[Video] “How the Brain Develops During Adolescence”

Adolescence isn’t an easy time. There is so much growth and development going on that it can be confusing for both you and your teen. One significant area of growth and development for teens at this time is with their brains.

adolescent brain development involves a variety of neuronal connections and growth that influences teens' thoughts, feelings, and actions
Image by John Hain from Pixabay

Because it may be hard for you to remember what things were like for you during adolescence, it can be difficult to fully empathize with your teen’s experience today. You might find that your teen is overly emotional or that their actions don’t make any sense to you. They might have a hard time explaining to you what’s going on or maybe they don’t understand you, either. They might even be having interpersonal challenges with others.

However, adolescent brain development is connected to so much of what’s going on for your teen right now. I mean, hormones are racing. Bodies are changing. Identities are forming. All of this is influenced in some way by what’s going on in your teen’s brain.

Understanding Adolescent Brain Development

In the following video, I talk about adolescent brain development in order to help you better understand your teen. The transcript to this video can be found below.

If after watching this video on adolescent brain development you think that your teen could benefit from some additional mental health support, contact me. I offer a free 30-minute phone consultation where we can talk more about what’s going on for your teen. You can also learn more here about the counseling services I provide for children and teens.

[Transcript] “How Your Brain Develops During Adolescence”

Let’s talk about brains. Not brains as in the things that zombies eat, but brains as in your brain. In this video I’m going to talk with you a bit about what’s going on with your brain as a teenager and as well share with you some of the amazing things you can do with your brain once you understand it and yourself.

Right now you might be thinking, “Now that you mention it, what IS going on with my brain? It’s hard to control my thoughts and my feelings right now. Sometimes it feels like I’m going crazy. No one understands me! I don’t understand me!”

Preadolescent Brain Development: A Second Wave of Neuronal Sprouting in the Brain

Well, as it turns out, there is a LOT going on with your brain right now. Depending on how old you are, you’re either going through, or have just gone through, this second big burst of neuronal sprouting that happens right before the teen years. For girls this tends to peak at 11 and for boys it tends to peak at 12. The first time you had such a burst of neuronal sprouting began when you were a developing fetus in your mother’s womb and it lasted until you were about 3 years old.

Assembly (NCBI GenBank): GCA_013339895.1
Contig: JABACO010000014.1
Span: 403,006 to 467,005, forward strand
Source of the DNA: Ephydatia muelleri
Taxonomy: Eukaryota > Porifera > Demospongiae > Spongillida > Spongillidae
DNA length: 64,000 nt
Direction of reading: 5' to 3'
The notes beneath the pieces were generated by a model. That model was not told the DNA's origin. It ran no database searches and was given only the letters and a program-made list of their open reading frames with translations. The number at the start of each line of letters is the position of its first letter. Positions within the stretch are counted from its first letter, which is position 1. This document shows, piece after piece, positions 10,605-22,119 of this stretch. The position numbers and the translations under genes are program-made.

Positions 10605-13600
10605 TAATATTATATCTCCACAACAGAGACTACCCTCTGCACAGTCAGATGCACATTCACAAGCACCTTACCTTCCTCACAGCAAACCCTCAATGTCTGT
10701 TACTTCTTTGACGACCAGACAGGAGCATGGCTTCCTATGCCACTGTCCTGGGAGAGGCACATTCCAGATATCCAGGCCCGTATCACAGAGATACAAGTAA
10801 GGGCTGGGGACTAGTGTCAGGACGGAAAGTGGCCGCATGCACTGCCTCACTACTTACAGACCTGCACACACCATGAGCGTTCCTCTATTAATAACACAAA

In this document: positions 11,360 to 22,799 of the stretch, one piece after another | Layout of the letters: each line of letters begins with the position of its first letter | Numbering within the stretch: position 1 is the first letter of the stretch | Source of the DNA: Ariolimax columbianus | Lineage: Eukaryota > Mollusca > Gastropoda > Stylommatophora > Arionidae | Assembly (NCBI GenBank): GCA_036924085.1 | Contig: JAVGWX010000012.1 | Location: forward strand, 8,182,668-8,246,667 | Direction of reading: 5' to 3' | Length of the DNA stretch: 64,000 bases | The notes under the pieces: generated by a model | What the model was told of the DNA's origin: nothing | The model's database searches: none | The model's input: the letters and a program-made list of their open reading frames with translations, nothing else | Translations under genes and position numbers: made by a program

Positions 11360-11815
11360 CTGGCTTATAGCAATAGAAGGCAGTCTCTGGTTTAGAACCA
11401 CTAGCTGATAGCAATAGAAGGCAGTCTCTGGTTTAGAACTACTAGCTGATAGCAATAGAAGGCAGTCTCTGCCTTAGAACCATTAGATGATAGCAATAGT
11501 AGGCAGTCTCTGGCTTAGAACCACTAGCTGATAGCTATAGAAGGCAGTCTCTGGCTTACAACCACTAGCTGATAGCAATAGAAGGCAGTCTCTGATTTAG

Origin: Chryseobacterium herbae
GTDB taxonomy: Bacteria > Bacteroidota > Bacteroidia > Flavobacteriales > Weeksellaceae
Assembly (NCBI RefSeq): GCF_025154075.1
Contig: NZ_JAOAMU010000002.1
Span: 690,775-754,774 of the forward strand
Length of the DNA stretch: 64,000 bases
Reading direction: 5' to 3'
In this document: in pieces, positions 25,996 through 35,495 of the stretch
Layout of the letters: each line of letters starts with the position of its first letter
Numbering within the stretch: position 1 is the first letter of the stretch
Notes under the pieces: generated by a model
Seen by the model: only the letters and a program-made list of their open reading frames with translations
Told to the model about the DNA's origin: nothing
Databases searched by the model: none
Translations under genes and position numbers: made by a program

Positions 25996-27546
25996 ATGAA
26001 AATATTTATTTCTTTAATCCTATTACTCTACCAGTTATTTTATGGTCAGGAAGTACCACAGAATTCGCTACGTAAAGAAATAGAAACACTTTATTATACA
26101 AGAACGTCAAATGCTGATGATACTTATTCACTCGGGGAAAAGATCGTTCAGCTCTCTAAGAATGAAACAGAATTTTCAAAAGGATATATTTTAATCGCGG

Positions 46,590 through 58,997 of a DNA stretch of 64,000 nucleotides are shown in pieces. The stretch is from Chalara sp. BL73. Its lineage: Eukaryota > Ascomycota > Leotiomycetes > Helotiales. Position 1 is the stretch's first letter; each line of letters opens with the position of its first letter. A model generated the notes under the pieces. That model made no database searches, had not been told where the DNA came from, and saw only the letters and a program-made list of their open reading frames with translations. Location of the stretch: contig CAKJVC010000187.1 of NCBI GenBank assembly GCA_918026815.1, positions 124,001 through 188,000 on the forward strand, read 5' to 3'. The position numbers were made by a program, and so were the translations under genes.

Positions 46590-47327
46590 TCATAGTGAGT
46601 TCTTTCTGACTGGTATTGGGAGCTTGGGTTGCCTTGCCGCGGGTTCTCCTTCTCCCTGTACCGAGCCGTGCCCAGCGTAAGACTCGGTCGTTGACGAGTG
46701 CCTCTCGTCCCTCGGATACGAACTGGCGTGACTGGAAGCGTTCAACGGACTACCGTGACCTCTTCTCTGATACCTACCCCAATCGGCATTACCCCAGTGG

You and your brain will never experience anything quite like this again, even though, our brains are capable of changing at any age, thanks to neuroplasticity.

Adolescent Brain Development: Growing More Grey Matter and Neuronal Myelination

This major brain restructuring event of adolescence leads to the development of new grey matter, which contains most of the brain’s neuronal cell bodies and serves to help it process information. These nerve cells are also developing myelin, an insulating fatty sheath that helps these cells to communicate more effectively. Your brain is on its way to becoming an even more amazing thing than it already is, but it doesn’t happen overnight. This restructuring lasts until you’re about 25.

Life Experiences Affect Adolescent Brain Development

And similarly to how your brain developed from the experiences you had in early childhood, the experiences you have, and are having now, as a teenager influences how your brain develops during this time. Because of this, adolescence plays an important role in your overall development of becoming an adult and your own independent being who’s capable of making wise and thoughtful decisions for yourself.

Brain Structures That Are Developing as Part of Adolescent Brain Development